The Tamanu Nut Tree is actually indigenous to the tropical areas of South East Asia but it especially flourishes in tropical countries such as the exotic Melanesian islands of Vanuatu and to a much lesser extent, in Polynesian islands such as Tahiti. It can also be found in parts of Southeast Asia, Malaysia, Sri Lanka, Vietnam and even Southern India, although the quality of the oil can vary significantly.
While the Tamanu Tree can grow inland, it prefers salty, sandy soil, with the result that it tends to grow profusely near the sea. The native Melanesian people of Vanuatu claim that the best quality Tamanu Oil comes from the trees that grow near coastal areas, rather than from those that grow inland. While the tree is slow-growing, it can grow up to 30 meters in height – this is the case in Vanuatu where the tree is normally wild-grown .
The Tamanu Tree has been known by many names. In Vanuatu, the tree is also known as “Nabagura”. In Fiji, it is called “Dilo” or “Dolno”, “Ati” in Tahiti, “Fetau” in Samoa, “Funa” in the Maldives and “Kamani” in Hawaii.
The trunk of the tree is usually covered in dark, cracked bark while the leaves are elongated and glossy. Small, sweet-smelling white flowers (with a yellow center) are produced twice yearly. These flowers then give way to clusters of fruit. These start out green but turn a yellowy color as they mature. Inside this thin, fleshy fruit (which is inedible) is the Tamanu Nut (sometimes called “Punnai”).
The Tamanu Nut must be allowed to fall naturally from the tree and the pale-colored nut kernels are then laid out on racks to cure (for 1-2 months). During this process, these kernels turn a brownish-red color and release a strong, rich oil. This oil is then extracted by cold-pressing and filtration.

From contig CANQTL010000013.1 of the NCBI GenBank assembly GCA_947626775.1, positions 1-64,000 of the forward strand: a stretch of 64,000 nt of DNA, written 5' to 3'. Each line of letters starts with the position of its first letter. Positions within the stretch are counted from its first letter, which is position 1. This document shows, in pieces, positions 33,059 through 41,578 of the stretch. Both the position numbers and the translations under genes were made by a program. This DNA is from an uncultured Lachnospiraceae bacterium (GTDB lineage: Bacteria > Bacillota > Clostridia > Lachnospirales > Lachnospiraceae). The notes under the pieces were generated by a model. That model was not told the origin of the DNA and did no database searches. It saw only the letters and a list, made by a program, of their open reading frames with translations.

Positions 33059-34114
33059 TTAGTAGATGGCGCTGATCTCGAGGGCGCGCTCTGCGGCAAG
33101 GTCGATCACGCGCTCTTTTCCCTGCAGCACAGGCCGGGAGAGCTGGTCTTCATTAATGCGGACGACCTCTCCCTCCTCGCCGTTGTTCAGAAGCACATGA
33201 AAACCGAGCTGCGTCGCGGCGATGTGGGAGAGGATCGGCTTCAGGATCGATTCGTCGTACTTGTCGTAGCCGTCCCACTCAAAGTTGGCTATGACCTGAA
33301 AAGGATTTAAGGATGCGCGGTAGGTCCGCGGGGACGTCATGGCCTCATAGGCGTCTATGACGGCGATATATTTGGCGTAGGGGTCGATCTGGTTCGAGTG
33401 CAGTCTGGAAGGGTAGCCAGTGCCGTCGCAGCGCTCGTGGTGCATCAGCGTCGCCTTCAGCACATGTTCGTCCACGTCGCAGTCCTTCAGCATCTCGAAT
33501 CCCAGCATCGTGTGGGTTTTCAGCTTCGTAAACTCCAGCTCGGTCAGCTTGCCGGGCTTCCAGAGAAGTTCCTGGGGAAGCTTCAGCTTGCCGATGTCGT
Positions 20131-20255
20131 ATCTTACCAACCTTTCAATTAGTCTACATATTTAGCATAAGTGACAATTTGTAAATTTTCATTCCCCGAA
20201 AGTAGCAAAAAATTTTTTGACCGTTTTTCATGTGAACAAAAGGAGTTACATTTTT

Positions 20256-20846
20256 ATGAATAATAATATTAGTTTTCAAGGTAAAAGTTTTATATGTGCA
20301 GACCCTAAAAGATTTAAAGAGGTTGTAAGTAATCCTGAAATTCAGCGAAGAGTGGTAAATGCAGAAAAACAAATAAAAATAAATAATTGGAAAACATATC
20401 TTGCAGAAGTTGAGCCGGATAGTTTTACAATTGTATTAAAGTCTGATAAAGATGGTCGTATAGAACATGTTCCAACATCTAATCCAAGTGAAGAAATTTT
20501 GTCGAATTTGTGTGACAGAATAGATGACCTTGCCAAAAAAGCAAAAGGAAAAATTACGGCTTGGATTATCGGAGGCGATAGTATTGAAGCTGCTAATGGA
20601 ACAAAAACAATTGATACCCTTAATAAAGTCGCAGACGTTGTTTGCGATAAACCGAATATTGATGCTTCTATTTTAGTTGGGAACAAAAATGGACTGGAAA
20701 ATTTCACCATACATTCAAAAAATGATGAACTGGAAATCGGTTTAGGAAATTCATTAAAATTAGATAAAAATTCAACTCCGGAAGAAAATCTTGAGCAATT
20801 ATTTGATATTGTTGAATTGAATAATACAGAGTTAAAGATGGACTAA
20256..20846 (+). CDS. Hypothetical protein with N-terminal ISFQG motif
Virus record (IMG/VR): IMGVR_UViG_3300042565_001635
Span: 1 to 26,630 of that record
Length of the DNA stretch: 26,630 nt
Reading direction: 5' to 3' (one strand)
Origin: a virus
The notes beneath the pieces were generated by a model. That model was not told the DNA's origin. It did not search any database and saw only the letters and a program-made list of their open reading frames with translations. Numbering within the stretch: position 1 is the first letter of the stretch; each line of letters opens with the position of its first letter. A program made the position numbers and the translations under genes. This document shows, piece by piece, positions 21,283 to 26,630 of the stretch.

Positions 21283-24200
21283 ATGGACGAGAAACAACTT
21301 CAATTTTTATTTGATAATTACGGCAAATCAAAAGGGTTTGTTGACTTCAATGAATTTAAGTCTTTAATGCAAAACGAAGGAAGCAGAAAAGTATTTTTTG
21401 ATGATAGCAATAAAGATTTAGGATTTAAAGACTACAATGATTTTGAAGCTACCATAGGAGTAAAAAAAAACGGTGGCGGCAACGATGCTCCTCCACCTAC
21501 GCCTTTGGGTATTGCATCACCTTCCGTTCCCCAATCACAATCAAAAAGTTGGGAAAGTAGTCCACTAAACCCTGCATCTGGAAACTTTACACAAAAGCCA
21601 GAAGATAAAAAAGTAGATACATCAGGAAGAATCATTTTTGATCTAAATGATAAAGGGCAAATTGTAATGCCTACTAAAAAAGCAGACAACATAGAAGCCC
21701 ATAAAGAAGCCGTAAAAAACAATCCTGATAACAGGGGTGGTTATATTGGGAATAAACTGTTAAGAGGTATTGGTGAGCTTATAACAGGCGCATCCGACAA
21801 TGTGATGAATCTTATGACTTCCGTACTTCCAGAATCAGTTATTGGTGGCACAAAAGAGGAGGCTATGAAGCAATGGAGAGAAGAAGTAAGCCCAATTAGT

It takes a lot of Tamanu Nuts to produce a small quantity of oil. In fact, it takes around four trees to produce approximately 20 Liters of “pure” Tamanu Oil, depending on the size and yield of the trees!
Storage – Tamanu Oil should be stored at room temperature or hotter but extreme heat should be avoided. Precipitation can occur in cool to cold temperatures. This is where the fatty acids tend to separate out. Consequently, shake well before use and keep at room temperature.
Note: Avoid yellow-coloured or lightly coloured oil. Ignore claims of some special extraction process to explain the lighter colour. It is more likely that the oil has been mixed with some other cheap carrier oil (such as olive oil) or it has been subject to a chemical deodorizing process or it comes from the nuts of inland or inferior trees. Always look for 100% pure Tamanu Oil.
The same goes for Tamanu Oil that is black in color. Chances are that the oil is old although it will oxidize to some extent over time. Another explanation could be that the Tamanu Nuts have been thrown in the fire in a futile effort to speed up the curing process).
Tamanu Oil Skin Care
While most people are focused on anti-aging products, many are suffering from skin irritations, skin disorders, or other various skin ailments. With Tamanu oil’s incredible properties we can finally see relief from many skin issues such as:
Acne and Acne Scars Skin Rashes
Dry Itchy Skin Dermaphytosis
General Scaring Scrapes/Cuts
Stretch Marks Eczema
Athletes Foot Herpes Sores
Foot Odor Ring Worm
Sunburn Age Spots
Infected Wounds General Swelling